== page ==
Steve Jobs holds an iPhone 4 at the 2010 Worldwide Developers Conference
Steve Jobs holds an iPhone 4 at the 2010 Worldwide Developers Conference (Matt Yohe)

SAN FRANCISCO — More than two years after his death, Steve Jobs still casts a long shadow—over Apple, consumer tech, and over the federal courthouse in San Jose. The attention lately hasn’t been flattering.

“News flash: Steve Jobs bullied rivals and was kind of a dick,” reads the headline on a blog post plaintiffs’ attorneys plan to use in a case over alleged no-poach pacts involving Apple and other major tech companies. Emails submitted to the court describe “veiled threats” from an “irate” Jobs.

Accounts that Apple’s late cofounder, chairman and CEO was volatile and hard to work with are hardly revelations, but they have become a battleground in a class action over recruitment practices at Apple Inc., Google Inc., Intel Corp. and Adobe Systems Inc.

In a brief submitted Thursday night, plaintiffs’ attorneys argued those statements and others are key evidence in their case that Jobs conspired with his peers at other major tech companies not to hire each others’ employees in order to keep down wages.

“[T]he force of Mr. Jobs’ personality and reputation has been squarely put at issue by [defense] witnesses and is interwoven with the facts of the case,” states the motion from colead counsel at Lieff Cabraser Heimann & Bernstein and the Joseph Saveri Law Firm.

U.S. District Judge Lucy Koh certified a class of more than 60,000 skilled workers in October, and the massive case is set for trial in May. Intuit Inc., Lucasfilm Ltd. and Pixar Animation Studios Inc. have already settled similar claims for a combined $20 million.

Last week defense attorneys accused their opponents of attempting a “free-floating character assassination” against Jobs and asked Koh to exclude all evidence relating to Jobs’ character.

“Rule 404(a) bars plaintiffs’ attempt to introduce evidence that Mr. Jobs was allegedly ‘mean’ or ‘a bully’ and acted in accordance with that character in reaching no-cold-call agreements,” defense attorneys wrote.

O’Melveny & Myers represents Apple; Jones Day is counsel to Adobe; Munger Tolles & Olson is defending Intel; and Keker & Van Nest and Mayer Brown jointly represent Google.

The evidence defense attorneys want to block includes the colorfully headlined blog post, as well as quotes from Walter Isaacson’s 2011 biography of Jobs.

Plaintiffs’ lawyers argue the blog post is relevant because it describes Jobs’ attempt to obtain a no-recruit agreement with Palm, a smartphone manufacturer later acquired by Hewlett-Packard Co.

“At worst, the motion signals an intention to interfere with the presentation of admissible evidence, merely because such evidence may also reflect poorly on Mr. Jobs,” the attorneys wrote.

Plaintiffs’ attorneys have already used the Isaacson biography to show Jobs’ involvement with antirecruitment agreements, quoting the book in a February brief: “Mr. Jobs ‘kept a tight rein on the hiring process.’ … He ‘acted as if he were not subject to the strictures around him,’ and had a ‘Nietzschean attitude that ordinary rules didn’t apply to him.’”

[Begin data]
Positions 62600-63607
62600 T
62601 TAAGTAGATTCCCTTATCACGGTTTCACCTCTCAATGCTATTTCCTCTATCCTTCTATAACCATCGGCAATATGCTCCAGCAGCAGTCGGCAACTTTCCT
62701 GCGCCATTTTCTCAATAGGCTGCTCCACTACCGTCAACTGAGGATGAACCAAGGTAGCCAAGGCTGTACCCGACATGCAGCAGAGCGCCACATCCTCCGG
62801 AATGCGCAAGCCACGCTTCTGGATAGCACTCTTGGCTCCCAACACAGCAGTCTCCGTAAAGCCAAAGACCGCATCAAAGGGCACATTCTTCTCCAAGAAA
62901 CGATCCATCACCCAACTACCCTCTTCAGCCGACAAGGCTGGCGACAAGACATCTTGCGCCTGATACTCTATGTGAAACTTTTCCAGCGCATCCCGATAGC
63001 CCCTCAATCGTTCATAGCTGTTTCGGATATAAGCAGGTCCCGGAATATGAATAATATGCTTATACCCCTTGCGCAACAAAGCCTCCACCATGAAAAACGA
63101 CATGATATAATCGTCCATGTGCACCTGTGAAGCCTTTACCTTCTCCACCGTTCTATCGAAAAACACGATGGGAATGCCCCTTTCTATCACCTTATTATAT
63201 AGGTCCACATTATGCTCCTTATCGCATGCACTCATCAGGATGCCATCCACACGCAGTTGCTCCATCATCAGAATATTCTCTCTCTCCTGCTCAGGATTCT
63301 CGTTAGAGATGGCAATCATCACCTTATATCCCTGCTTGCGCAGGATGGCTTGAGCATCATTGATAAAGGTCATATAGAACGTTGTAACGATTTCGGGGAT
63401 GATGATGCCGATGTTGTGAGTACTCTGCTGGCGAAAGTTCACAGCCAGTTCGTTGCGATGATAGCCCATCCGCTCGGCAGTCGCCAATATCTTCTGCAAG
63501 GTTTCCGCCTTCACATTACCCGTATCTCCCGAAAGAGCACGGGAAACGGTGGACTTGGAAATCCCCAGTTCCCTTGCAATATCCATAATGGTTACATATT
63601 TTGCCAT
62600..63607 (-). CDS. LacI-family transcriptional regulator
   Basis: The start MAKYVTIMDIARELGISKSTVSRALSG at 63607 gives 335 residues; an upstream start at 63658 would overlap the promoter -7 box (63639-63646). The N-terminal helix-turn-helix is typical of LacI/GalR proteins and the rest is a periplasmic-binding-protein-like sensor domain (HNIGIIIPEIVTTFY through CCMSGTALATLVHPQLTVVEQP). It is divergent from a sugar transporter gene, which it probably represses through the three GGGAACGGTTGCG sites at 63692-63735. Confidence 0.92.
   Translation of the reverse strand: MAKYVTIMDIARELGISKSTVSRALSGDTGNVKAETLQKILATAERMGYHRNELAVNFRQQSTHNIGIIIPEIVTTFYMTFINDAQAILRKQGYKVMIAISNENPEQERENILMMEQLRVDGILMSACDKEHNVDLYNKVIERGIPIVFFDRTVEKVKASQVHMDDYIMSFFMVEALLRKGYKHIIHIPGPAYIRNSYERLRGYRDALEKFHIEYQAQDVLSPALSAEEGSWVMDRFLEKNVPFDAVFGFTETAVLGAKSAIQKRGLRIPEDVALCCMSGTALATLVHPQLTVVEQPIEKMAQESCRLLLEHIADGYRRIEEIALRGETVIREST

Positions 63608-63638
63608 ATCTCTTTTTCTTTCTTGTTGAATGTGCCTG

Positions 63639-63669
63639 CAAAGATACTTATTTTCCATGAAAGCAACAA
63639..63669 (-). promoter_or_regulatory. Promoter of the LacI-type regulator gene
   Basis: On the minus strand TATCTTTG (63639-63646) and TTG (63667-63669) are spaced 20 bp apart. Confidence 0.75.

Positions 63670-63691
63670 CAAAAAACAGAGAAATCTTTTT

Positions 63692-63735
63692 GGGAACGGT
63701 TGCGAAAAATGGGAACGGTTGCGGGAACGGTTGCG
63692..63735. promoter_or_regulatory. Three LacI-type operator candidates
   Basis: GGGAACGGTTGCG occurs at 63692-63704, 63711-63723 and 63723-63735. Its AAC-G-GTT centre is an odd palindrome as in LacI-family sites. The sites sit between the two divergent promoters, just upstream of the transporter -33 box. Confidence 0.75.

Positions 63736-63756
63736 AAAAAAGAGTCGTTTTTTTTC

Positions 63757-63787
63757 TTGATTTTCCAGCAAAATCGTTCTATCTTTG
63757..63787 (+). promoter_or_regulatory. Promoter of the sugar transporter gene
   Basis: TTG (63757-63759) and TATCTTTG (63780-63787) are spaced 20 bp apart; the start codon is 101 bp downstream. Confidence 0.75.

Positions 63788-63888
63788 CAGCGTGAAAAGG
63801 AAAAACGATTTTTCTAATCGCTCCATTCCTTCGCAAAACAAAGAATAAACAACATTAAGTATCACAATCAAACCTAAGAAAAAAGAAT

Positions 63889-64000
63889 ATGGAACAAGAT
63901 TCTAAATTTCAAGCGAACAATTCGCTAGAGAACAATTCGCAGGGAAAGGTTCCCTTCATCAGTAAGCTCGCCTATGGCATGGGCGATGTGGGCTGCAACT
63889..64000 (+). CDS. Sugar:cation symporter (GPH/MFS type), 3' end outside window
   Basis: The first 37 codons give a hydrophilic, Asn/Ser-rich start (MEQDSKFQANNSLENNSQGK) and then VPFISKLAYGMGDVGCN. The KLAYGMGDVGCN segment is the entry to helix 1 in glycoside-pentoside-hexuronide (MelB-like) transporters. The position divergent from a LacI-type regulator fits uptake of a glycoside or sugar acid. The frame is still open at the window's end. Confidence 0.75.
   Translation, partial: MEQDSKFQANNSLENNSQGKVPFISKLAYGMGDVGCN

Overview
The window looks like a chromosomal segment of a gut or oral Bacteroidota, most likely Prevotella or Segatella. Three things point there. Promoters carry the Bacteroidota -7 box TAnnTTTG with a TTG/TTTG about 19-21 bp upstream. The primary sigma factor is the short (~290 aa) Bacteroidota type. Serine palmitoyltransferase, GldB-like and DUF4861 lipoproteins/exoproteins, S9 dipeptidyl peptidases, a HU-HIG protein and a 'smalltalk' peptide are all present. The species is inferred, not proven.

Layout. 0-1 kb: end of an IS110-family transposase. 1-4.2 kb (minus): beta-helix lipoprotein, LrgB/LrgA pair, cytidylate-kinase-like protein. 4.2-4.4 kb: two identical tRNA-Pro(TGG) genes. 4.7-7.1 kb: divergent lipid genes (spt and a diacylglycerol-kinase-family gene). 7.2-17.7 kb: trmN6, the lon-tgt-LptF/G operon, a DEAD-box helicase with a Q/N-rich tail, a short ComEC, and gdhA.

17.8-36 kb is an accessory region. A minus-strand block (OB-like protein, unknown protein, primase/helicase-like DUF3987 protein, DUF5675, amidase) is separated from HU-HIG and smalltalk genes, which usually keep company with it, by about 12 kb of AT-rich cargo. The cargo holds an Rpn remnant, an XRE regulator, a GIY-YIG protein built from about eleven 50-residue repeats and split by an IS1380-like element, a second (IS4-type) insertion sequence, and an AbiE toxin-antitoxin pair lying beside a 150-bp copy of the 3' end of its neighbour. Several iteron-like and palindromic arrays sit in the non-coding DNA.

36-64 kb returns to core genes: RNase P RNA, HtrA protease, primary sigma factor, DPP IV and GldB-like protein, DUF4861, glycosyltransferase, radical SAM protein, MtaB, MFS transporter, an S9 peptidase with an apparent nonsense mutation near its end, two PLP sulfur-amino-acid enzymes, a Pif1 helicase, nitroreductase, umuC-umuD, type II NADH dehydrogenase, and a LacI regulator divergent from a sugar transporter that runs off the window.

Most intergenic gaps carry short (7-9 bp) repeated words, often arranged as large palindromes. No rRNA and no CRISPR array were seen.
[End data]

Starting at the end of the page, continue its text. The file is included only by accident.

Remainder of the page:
Plaintiffs’ attorneys also intend to use admissions Jobs made in the book as evidence at trial. It’s not the first time the work would be used in court, they point out, as U.S. District Judge Denise Cote in the Southern District of New York “cited, quoted, and relied on” statements from the biography in a federal case over alleged e-book price-fixing.

Jobs’ 2011 death complicates matters because he can’t testify, said Zelle Hofmann partner Francis Scarpulla, an antitrust expert not involved in the no-poach case.

Plaintiffs’ attorneys have submitted pages of emails describing Jobs’ alleged intimidation, some of which Scarpulla said might be questionable. For instance, emails from Google cofounder Sergey Brin in 2005: “So I got a call from Steve Jobs today who was very agitated,” one states. In another, “Basically, he said, ‘if you hire a single one of these people that means war.’” Scarpulla said emails describing Jobs’ actions via third parties could qualify as hearsay. “It’s a very complicated issue,” he said.

Character evidence rarely comes up in antitrust litigation, according to Judith Zahid, another Zelle Hofmann partner.

Defense lawyers also asked Koh to exclude other evidence, including references to Justice Department investigations of the companies, the settlements with Intuit, Lucasfilm and Pixar, and to the compensation and personal wealth of tech executives.

“[U]nlike the individual class representatives, who have chosen to place their salaries and compensation at issue through this lawsuit, non-class-members’ wealth and compensation are irrelevant and inadmissible,” defense lawyers stated in a joint motion in limine.

Defense attorneys also want a ban on evidence concerning tech employees who are not members of the class, including foreign workers.

That would exclude 2006 emails between Jobs and Google executive Alan Eustace detailing how Google bowed to Jobs’ objections and canceled plans for a Paris engineering center. Google wanted to hire four people who used to work at Apple in Paris, but had since left the company or given notice. A one-line response from Jobs shut down the entire project: “We’d strongly prefer that you not hire these guys.”

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